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When I asked what overheads were accounted for by the six floors of social work staff at Shrubhill and to include the director’s salary as an overhead I was laughed at. I did run a small business and I know that every penny of expenses had to be counted as an overhead.

It would appear that the Scottish Government is also forgetting about overheads in the NHS. When one bed in the NHS can cost upwards of £6,000 per week it is a no-brainer to use the private sector to clear some of the bed blocking. The cost of a private sector care bed is £1,400-£1,600 per week, about 20 per cent of the cost of an NHS bed.

Alastair Paisley, Edinburgh


Under the regime at Holyrood the Scottish political scene has become extremely narrow, and lacking in what might be defined as a true form of democracy. Debate instigated by the opposition parties is generally treated with derision. And let us not forget that without support from the unelected Green Party, the SNP does not actually have the necessary majority to govern.

It really has to be said that the whole current charade at the Scottish Parliament has become just a mockery of democracy. Scotland would be much better off these days without Holyrood. We Scots deserve better than the haphazard “government” enacted by the Scottish Nationalists. Their Administration lacks purpose, consistency and economic sense. Surely the time is fast approaching when governance of all parts of the UK should be returned to Westminster. Perhaps the buildings at the foot of the Royal Mile could be converted into a rather overpriced museum dedicated to Scotland's political history and culture?

Robert I G Scott, Ceres, Fife

Easy equation?

The main ingredient required to make inland wind turbines generate electricity is wind. Recently the “windmills” in my area and in many other areas have been motionless. In the form of a simple equation; wind turbine + no wind = no electricity generated = coal fired power stations fired up = expensive imported coal = useless wind turbine = financial windfall to owner of useless wind turbine. There must be someone in the SNP/Green gang who can understand my equation and put the brakes on their plan to have wind turbines on every spare blade of grass, and reconsider the back-ups of nuclear power, and gas and oil for Scotland.

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Ian Balloch, Grangemouth, Falkirk

Fear the reds

Nicole Still, programme manager of Saving Scotland's Squirrels, congratulates the volunteers who are collaborating to help save our iconic red squirrel from the non-native grey squirrel (your report, 21 January).

As Prof Sir Hugh Pennington has said in these columns, the reds were introduced from Scandinavia in 1793, the greys from North America in 1876. The cuddly red squirrel can carry leprosy. The reality is that, within 18 months The Animal and Plant Health Agency will have a contraceptive vaccine which can be used to reduce the grey numbers in place of the barbaric culling which has failed spectacularly for 100 years (there are 2.7m greys as they breed twice a year). There are areas of Scotland where reds and greys live side by side. Greys do not attack reds and a 2008 study showed many reds are immune to ghastly squirrel pox, which urgently requires a vaccine too.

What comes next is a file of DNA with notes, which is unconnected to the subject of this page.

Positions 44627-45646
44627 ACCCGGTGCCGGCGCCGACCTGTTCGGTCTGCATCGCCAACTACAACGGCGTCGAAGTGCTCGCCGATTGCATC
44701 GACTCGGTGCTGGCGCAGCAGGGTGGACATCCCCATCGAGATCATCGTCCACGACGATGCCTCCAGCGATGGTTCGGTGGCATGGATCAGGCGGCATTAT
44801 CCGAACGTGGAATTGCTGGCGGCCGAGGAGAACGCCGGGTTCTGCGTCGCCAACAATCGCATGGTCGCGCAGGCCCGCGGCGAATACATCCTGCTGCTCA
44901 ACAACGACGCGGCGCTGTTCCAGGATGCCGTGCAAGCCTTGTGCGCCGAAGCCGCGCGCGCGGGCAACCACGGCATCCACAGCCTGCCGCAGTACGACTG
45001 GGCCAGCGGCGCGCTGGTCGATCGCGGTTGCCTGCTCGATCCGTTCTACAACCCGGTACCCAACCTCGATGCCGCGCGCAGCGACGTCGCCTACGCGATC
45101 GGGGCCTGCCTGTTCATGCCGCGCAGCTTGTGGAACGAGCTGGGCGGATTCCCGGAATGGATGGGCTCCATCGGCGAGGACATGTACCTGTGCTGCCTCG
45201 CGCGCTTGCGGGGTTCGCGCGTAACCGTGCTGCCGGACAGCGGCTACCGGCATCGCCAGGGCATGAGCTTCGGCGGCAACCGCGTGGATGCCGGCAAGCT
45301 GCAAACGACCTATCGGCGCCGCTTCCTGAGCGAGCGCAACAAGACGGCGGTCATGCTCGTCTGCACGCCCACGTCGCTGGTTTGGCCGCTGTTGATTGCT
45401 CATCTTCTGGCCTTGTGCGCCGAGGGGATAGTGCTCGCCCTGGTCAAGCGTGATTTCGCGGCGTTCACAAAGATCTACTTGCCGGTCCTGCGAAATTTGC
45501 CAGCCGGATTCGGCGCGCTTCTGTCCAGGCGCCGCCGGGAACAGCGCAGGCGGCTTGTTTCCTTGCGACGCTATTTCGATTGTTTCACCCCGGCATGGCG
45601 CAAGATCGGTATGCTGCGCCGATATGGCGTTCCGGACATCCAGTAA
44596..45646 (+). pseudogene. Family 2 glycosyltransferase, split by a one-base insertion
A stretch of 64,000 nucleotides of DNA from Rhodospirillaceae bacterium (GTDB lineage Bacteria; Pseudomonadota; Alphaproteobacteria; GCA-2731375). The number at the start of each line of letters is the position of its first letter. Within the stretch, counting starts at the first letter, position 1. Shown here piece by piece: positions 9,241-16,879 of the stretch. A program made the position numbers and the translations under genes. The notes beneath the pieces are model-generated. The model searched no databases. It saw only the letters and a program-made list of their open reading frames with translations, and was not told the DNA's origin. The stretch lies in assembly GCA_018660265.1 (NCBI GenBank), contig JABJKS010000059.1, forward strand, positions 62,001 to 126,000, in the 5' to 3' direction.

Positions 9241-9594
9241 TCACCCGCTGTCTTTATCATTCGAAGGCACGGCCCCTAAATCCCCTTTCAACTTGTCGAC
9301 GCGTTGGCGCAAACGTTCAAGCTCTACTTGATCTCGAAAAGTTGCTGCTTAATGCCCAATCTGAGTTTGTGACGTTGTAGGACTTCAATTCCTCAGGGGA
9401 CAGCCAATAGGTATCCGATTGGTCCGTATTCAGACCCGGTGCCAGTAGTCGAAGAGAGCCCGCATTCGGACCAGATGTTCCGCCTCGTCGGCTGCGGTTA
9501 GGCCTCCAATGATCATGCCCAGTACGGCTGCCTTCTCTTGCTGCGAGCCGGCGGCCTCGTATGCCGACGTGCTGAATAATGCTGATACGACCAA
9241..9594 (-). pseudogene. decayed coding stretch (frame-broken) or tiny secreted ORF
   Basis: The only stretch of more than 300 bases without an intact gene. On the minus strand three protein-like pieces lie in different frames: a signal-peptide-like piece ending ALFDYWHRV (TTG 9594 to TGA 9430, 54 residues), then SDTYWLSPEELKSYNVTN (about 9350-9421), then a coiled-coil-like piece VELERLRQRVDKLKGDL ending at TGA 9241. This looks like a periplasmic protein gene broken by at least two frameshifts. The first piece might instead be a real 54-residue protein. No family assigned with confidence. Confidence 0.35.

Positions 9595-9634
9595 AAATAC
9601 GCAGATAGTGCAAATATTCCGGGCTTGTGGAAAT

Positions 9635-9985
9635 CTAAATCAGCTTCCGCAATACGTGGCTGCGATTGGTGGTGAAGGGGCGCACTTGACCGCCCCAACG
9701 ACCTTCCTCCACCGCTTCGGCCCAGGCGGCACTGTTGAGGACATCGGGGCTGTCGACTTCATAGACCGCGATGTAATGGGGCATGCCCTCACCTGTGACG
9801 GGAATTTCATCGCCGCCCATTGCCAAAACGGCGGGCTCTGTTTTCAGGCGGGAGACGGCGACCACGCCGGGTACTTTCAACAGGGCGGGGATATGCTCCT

Much of the problem stems from the reluctance of the SNP Government and ambivalence of the SSPCA to challenge the English classification of the greys as “vermin”. The reds are in decline due to a lack of coniferous woodland outwith Scotland and the increase of deciduous. The habitat of the reds has been destroyed by agriculture, housing and industrial use. They are arboreal feeders. Greys have adapted to foraging on the ground eg for the unripened seeds reds will not touch. Their success has led to horrors of which we should be ashamed.

John V Lloyd, Inverkeithing, Fife

Time to explain?

Elizabeth Scott is fond of making extreme statements about the Government at Westminster's sins, as she sees them. Now she claims that the NHS in Scotland may be “subsumed by a two-tiered NHS England” (Letters, 24 January). I am at a loss to understand why that should be the case, as NHS Scotland is wholly under the control of the SNP. If Elizabeth Scott is, as she claims, a former GP, why is she not aware of this?

Or, could it be that she knows something about the Scottish Government's plans to privatise the NHS on this side of the Border? I would not be surprised if they did, as I have had experience of the gradual privatisation of the SNP's NHS when I recently had a check-up, due to my age. That check-up was at a private hospital. Then, later, I had a scan at another (private) hospital, all through the SNP-run Scottish NHS. The scan, I was told, cost a cool £1,000!

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If the Scottish NHS is in danger of being privatised, as my experience would seem to confirm, then Humza Yousaf has a lot of explaining to do.

Peter Hopkins, Edinburgh